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    (Original post by sidewalkwhenshewalks)
    that sounds fantastic. i get by with my 4 days or so a semester...

    I AM SO EXCITED FOR CLINICAL I AM GOING TO DIE.

    renal will come and try to dent my enthusiasm, but he will fail
    Can we swap? I start clinicals on Monday and would rather eat my own toenails.
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    (Original post by Becca-Sarah)
    Can we swap? I start clinicals on Monday and would rather eat my own toenails.

    it's going to be amazing....probably

    it's kind of the whole point so i'm sure once you get used to it you'll change your mind

    also how come you are starting clinicals at the end of the year?
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    (Original post by sidewalkwhenshewalks)

    it's going to be amazing....probably

    it's kind of the whole point so i'm sure once you get used to it you'll change your mind

    also how come you are starting clinicals at the end of the year?
    The end of third year was in March. I've done my 4th year SSM and now have a 5 week rotation before everyone who isn't intercalating has a 2 week 'summer' before going back out on placement through til Christmas.
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    (Original post by Becca-Sarah)
    The end of third year was in March. I've done my 4th year SSM and now have a 5 week rotation before everyone who isn't intercalating has a 2 week 'summer' before going back out on placement through til Christmas.
    Scotland is the land of riddles. That sounds somewhat confusing. So this will be the start of your clinical training then? Like the first time you are on wards for the majority of your time?

    ps What was your SSM about?
    pps when checking where you went to uni i saw you want to be an orthopod. Is it the all frail 91 year old womens fractured NOFs or the hitting things with hammers that appeals to you
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    First year over and passed

    (with merit :ninja:)
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    (Original post by sidewalkwhenshewalks)
    Scotland is the land of riddles. That sounds somewhat confusing. So this will be the start of your clinical training then? Like the first time you are on wards for the majority of your time?

    ps What was your SSM about?
    pps when checking where you went to uni i saw you want to be an orthopod. Is it the all frail 91 year old womens fractured NOFs or the hitting things with hammers that appeals to you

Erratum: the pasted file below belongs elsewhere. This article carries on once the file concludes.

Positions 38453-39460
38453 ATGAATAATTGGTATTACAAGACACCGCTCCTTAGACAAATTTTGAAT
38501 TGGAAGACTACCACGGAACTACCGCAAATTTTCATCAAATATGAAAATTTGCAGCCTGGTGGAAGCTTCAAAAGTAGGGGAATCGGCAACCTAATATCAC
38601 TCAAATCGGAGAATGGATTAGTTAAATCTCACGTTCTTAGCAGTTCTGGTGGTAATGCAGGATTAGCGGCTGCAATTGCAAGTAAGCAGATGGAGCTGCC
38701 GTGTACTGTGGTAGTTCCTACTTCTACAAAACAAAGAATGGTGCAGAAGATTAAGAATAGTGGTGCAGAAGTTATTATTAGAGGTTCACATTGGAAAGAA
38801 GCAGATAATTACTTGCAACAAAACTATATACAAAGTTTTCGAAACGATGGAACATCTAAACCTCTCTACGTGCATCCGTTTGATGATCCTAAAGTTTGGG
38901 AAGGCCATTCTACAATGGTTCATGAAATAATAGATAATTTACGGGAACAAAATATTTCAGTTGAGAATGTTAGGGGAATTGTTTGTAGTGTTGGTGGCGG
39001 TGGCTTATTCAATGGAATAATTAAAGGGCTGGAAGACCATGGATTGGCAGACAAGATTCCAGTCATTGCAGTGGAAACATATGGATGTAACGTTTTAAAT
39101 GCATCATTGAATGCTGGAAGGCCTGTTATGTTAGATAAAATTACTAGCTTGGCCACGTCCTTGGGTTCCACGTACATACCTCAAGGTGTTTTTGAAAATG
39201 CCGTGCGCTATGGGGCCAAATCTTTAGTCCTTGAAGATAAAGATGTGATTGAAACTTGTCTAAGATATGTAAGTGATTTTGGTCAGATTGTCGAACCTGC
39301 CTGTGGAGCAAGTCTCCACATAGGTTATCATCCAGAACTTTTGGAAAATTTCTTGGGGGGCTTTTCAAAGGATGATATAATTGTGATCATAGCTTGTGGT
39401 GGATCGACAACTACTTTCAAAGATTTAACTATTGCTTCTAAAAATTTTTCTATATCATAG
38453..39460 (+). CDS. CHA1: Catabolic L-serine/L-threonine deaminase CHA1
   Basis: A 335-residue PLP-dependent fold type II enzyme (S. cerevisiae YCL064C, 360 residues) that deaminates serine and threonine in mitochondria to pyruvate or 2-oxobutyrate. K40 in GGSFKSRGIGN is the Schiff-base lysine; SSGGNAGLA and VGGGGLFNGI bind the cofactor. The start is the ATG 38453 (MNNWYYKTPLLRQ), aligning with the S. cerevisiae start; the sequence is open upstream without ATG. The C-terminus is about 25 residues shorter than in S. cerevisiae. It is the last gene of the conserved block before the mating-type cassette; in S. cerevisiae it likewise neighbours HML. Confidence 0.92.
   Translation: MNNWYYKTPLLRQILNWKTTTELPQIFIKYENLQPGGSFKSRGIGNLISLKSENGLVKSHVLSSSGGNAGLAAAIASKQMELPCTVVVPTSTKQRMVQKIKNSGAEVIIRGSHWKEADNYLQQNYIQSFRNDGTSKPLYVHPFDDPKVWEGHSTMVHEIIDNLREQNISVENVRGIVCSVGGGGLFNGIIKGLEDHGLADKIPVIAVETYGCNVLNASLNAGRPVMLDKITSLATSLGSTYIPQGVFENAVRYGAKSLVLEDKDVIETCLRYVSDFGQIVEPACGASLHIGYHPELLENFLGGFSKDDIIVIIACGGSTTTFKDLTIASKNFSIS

Yup, we're on wards 100% from now til graduation (elective and the odd tutorial aside). The years below me are clinical contact from day one, but we've only had a max of four hours a week previously.

    SSM was comparing clinical effectiveness of two methods of ACL reconstruction :tongue:

    The hammers. Definitely the hammers. Hows about you?
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    (Original post by Becca-Sarah)
    Yup, we're on wards 100% from now til graduation (elective and the odd tutorial aside). The years below me are clinical contact from day one, but we've only had a max of four hours a week previously.

    SSM was comparing clinical effectiveness of two methods of ACL reconstruction :tongue:

    The hammers. Definitely the hammers. Hows about you?
    Your system is messed up.
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    (Original post by Philosoraptor)
    Your system is messed up.
    I could have told you that!
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    (Original post by Becca-Sarah)
    I could have told you that!
    Tbh I don't even understand it - you start some of clinics- but then because you'll be doing BSc you'll leave?

    Will you then rejoin the course where you left it?
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    We've got a pretty traditional set-up.

    First year is anatomy (with dissection of cadavers from day one), physiology, biochemistry, medical sociology and an introduction to stats. In second year we do pharmacology, basic (i.e. not systemic or clincal) pathology, neuroscience and behaviour, human reproduction and endocrinology, an introduction to ethics and demography, and a 'special options' paper which can cover physiology/pathology/pharmacology/neurology/psychology in preparation for our third year.

    For third year we can pretty much do any course the university has on offer(at first or second year level if it's something like languages/law/philosophy etc.) but the vast majority of people do a natural science 3rd year course (such as physiology, neuroscience, pathology, pharmacology, experimental psychology) with a lab based project or dissertation. The first three years lead to our BA degree, which is classified.

    During these years we've got limited patient contact. In first year, we spend a few afternoons at a GP practice and interview patients at home. In second year we visit the wards for an afternoon and interview 2-3 patients, and between second and third year we spend 2 weeks with an allied health professional/charity/complementary medicine/etc. Finally, in third year, we interview a woman through her pregnancy a few times during the year. All of these are assessed by reflective essays.


    Our terms are insanely short (3 x 8 week terms) and usually have little teaching in the final term (2-4 weeks).

    Then for the next three years, we are on the wards most of the time. We get a few 'review and integration' weeks between placements where we've got lectures and seminars in clinical medicine, clinical pathology, ethics, public health and law, palliative care and communication skills sessions. About 80-90% of the time is ward based. Specialties-wise, we do general medicine and surgery in fourth year, with about 8-10 days in GP interspersed and are assessed by an OSCE and a formative MCQ paper. There is also an SSC at the end of the year (which can be lab based if you like...)